Dinner with Grief

Within an hour of last hearing your voice, I sat on my knees in front of my bed and prayed to God in the dark. I did not ask him to heal you. I did not beg him to take this pain away from us and to save you once more, as I had done many times throughout the last nine years. Instead I bowed my head to Gods power and I asked him to please make sure that you made your way safely to Him. I know in my heart how this made a difference. For the first time in my life I was ready to accept your physical absence.

The last day we spoke was the morning of August 20th 2020. When you heard my voice I felt your spirit lift from limbo. I suspect you were refusing to lift your feet from the ground until we reached each other. You told Mèmé that today would be the day you would be leaving – but there was one thing left to do.

When I had you on the other end of my voice, you startled me with how quickly you told me you loved me. I knew in that moment you hadn’t much time left. Your feet were beginning to lift. That Holy Light embraced you throughout the last three days and this voyage couldn’t be held off anymore. “Love you” you told me from the depth of your last breath. The last words you spoke into this world were “Love you” and “Hi Curtis”. I am unsure if I’ll ever know that level of consideration again in this lifetime.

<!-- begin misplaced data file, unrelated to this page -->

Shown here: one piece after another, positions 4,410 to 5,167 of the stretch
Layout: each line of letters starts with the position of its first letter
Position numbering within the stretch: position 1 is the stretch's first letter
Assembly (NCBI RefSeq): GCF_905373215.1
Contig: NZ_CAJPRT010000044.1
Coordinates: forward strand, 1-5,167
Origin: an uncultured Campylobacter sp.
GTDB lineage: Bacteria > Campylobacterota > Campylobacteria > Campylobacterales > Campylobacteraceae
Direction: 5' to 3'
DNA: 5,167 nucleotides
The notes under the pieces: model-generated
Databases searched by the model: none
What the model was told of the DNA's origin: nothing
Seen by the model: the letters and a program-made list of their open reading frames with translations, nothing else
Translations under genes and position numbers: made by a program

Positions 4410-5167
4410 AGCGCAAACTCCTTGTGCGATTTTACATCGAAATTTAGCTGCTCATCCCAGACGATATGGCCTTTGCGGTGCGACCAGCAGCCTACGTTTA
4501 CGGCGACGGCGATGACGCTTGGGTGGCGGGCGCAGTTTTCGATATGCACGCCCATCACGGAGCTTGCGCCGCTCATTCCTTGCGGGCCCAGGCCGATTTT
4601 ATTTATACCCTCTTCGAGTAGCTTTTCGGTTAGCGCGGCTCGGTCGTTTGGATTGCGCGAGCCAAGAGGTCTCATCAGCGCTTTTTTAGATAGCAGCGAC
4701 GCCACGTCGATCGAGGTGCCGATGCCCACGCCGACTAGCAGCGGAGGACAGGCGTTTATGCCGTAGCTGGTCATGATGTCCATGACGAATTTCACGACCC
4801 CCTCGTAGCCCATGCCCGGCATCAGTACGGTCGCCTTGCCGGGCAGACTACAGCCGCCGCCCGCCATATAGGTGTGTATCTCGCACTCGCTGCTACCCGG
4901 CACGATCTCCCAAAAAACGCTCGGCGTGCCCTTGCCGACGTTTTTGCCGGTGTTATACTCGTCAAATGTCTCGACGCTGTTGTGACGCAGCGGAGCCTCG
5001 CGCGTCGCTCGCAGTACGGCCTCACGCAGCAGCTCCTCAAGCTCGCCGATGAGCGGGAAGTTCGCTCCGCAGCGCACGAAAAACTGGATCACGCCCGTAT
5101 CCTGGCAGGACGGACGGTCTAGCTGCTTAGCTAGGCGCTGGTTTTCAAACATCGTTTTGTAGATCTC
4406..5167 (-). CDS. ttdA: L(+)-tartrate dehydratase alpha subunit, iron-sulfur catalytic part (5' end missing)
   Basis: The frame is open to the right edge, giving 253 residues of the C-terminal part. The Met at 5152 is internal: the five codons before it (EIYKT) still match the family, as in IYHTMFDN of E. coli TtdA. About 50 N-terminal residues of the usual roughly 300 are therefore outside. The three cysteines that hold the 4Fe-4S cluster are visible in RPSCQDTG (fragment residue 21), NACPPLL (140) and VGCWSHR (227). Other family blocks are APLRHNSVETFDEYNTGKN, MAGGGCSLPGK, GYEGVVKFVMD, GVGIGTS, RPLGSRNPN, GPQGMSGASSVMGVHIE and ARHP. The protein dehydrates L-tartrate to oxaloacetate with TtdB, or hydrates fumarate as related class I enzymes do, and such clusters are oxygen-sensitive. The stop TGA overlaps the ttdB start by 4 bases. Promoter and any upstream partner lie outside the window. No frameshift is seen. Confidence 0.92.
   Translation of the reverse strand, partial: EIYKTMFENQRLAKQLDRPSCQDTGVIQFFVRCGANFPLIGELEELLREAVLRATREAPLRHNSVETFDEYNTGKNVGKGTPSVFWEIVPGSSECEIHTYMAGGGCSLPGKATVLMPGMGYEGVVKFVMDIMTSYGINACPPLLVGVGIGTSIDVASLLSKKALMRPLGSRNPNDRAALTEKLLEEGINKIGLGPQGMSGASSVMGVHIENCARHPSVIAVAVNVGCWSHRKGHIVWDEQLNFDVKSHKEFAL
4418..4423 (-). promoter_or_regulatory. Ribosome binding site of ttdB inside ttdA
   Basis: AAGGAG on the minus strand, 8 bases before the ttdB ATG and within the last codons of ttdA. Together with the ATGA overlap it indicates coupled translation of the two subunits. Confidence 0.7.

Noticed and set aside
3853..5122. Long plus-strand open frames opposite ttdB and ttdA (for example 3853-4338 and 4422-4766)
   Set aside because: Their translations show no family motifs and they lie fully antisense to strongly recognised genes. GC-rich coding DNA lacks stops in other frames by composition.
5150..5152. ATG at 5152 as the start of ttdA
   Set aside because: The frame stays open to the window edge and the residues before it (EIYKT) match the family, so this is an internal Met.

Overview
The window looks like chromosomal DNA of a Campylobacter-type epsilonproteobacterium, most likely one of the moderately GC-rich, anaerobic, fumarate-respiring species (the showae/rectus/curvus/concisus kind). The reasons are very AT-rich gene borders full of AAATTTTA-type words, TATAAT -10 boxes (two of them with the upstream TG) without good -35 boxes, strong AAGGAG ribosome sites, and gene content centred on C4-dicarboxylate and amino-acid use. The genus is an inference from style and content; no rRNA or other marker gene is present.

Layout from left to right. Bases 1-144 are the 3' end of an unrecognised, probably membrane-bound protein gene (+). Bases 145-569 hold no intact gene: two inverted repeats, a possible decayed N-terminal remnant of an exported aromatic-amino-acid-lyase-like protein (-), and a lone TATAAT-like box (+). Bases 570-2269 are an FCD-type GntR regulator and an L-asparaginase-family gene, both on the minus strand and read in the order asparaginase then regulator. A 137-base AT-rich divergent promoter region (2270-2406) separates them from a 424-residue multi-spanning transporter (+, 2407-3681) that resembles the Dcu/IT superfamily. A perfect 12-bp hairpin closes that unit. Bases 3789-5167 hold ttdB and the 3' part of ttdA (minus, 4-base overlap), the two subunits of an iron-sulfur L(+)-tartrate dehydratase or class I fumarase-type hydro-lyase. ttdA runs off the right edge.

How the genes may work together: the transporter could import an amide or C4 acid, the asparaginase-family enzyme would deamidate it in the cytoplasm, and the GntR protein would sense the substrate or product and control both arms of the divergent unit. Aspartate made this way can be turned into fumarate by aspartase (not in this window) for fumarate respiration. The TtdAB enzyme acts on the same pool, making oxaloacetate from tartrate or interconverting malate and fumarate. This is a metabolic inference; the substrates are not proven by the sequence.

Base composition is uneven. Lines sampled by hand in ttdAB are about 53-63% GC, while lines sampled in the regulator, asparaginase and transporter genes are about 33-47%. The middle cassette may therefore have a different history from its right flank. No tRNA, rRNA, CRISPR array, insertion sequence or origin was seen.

I hold onto those words like bed time stories.

I press them against my heart like the words of God. They’ve become my Bible.

I knew they’d be the last.

I knew this wasn’t about what I wanted anymore.

So I bow my head to God and I pray that you make it to him safely and in peace. That you are finally free of pain. In this prayer I feel your feet lift off the earth and I know in my heart your spirit left this plein at 10 37 am, eastern time. Your official time of death would not be until later, 6:56 pm, once the decision was made to remove you from the assistance, the machines giving you breath. Within an hour you took the last one on your own. My father watched as you exhaled for the last time.

I called three minutes on the mark after your official time of passing. Your heart resting in your chest – the beat may have ceased on the monitor but I know that’s not how hearts go out. We gathered on the phone, first with dads immediate family; there was us – the three musketeers, you and meme were my best friends throughout my life. me and meme, our voices echoing with mom and dad and Krystal. We recited Our Father and upon ending, a tear fell from your eyes. I hung up the phone so that Jeff could call in his daughter’s, and together they too recited Our Father, and again tears fell from your eyes. This is how I know your heart was still beating. Your soul is always alive.

I got to meet you in the sky before landing in Ontario. I took a picture over Vancouver as I’ve always wanted to fly above the mountains. I think maybe you had wanted to see that beauty, too. I felt you with me every moment of those flights. I took a picture and I wrote “Love, all the way” because that’s what I felt from departure to arrival and back again – your love – moving me all the way. Keeping me safe. You know what I thought of? How to make the family laugh once I landed. I asked them to share their favorite memories before we ate dinner. Dad went last. In the background of all these moments I remembered all the times I told you that I wanted to write a book of your life. What that would look like. But what could the ending possibly be?